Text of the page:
Talk to Your Dentist About Drug Prescriptions

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Do you take any prescription or nonprescription drugs? What about your children, your parents and grandparents?

Medications can have an impact on oral health-even vitamin supplements and herbs. That's why drug use is a topic everyone should discuss with his or her dentist.

A survey published in the Journal of the American Medical Association reported that within an 18-month period, more than 80 percent of adults in the United States took at least one medication in the week before the survey was conducted. Twenty-five percent took at least five medications. Both the percentages of people taking medications and the quantity of medications taken were higher among those 65 years and older.

As the population ages and more medications become available, drug-related oral health problems stand to increase. Among them are effects on plaque composition, salivary flow and taste.

One of the most common adverse effects on oral tissue is caused by more than 400 medications. Xerostomia, more commonly known as dry mouth, is a side effect of such commonly taken medicines as antacids, anti-allergy medication, diuretics, blood pressure pills, antidepressants and sedatives.

Saliva plays a major role in protecting tissues in the mouth. Patients with dry mouth often suffer from excess plaque formation and all of its associated problems, which include cavities and gum disease.

One of the most serious side effects of some medications is abnormal bleeding during oral surgery or periodontal treatment. Reduced blood clotting can occur in people taking prescribed anticoagulants, such as warfarin, over-the-counter drugs including aspirin and ibuprofen, as well as herbs and supplements including ginkgo biloba, garlic and ginger.

A relationship exists between many drugs and oral health problems. The American Dental Association strongly encourages people to talk to their dentists about prescription and over-the-counter medications they are taking. By taking the side effects of medications into account, your dentist can better diagnose and treat your oral health problems.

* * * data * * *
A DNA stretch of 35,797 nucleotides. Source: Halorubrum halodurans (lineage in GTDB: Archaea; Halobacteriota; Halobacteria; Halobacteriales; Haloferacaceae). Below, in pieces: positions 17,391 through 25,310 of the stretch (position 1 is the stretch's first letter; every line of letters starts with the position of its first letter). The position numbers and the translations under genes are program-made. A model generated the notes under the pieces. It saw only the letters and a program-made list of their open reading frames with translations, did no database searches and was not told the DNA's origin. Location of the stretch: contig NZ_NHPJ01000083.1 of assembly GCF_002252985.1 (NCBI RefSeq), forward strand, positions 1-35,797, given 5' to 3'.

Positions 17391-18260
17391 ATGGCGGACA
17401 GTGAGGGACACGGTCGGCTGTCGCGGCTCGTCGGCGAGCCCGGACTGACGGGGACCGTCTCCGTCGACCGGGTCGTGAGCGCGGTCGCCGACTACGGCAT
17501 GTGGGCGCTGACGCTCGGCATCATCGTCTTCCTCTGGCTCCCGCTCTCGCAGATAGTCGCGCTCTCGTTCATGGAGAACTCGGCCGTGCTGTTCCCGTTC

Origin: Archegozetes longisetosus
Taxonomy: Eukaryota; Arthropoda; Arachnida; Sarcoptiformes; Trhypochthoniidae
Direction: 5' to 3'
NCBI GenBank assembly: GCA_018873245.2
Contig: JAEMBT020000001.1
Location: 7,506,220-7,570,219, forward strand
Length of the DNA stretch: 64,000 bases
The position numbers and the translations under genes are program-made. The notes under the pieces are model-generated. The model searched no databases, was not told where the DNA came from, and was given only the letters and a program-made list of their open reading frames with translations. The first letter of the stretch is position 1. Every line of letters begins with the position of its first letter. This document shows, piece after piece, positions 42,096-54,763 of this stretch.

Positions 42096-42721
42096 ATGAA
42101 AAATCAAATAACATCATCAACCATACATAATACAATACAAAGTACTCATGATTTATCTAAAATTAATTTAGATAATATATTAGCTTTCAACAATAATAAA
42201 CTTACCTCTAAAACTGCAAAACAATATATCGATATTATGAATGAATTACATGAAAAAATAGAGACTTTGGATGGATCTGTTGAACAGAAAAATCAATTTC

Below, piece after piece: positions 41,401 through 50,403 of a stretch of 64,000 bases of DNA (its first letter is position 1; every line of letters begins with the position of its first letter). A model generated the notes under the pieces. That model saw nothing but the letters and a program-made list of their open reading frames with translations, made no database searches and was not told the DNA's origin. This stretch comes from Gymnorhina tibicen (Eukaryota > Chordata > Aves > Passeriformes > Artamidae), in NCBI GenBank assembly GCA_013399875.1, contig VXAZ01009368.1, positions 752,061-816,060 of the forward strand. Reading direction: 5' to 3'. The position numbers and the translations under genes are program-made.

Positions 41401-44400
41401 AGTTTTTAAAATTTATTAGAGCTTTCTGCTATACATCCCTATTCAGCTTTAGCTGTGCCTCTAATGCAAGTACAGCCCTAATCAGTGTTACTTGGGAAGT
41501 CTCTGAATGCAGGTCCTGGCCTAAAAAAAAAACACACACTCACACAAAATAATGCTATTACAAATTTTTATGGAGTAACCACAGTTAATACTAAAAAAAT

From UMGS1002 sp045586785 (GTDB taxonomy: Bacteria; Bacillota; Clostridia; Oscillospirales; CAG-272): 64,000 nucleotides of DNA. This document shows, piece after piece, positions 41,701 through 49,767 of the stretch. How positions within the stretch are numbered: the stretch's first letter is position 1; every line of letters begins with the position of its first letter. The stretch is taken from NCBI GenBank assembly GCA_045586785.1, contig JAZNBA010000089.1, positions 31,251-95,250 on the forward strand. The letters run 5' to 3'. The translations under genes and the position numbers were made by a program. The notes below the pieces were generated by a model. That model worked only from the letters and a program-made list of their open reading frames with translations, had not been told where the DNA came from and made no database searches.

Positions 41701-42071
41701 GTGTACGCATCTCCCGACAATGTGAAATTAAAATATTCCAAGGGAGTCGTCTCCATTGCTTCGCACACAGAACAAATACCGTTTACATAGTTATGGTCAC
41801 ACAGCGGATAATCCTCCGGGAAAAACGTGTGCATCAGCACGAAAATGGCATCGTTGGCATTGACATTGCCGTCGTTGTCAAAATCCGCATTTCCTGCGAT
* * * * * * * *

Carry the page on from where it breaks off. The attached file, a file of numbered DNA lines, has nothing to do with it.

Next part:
© 2017 American Dental Association. All rights reserved. Reproduction or republication is strictly prohibited without the prior written permission from the American Dental Association.

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As we get older, dental care for adults is crucial. Here are a few of the conditions to be aware of:

Gum disease – if your home care routine of brushing and flossing has slipped and you have skipped your regular dental cleanings, bacterial plaque and tartar can build up on your teeth. The plaque and tartar, if left untreated, may eventually cause irreparable damage to your jawbone and support structures, and could lead to tooth loss.

Oral cancer – according to the National Institute of Dental and Craniofacial Research, men over the age of 40 have the greatest risk for oral cancer. About approximately 43,000 people will be diagnosed with cancer of the mouth, tongue or throat area, and the ACS estimates that about 7,000 people will die from these cancers. The use of tobacco products and alcohol increases the risk of oral cancer. Most oral cancers are first diagnosed by the dentist during a routine checkup.

Dental fillings break down – fillings have a life expectancy of eight to 10 years. However, they can last 20 years or longer. When the fillings in your mouth start to break down, food and bacteria can get underneath them and can cause decay deep in the tooth.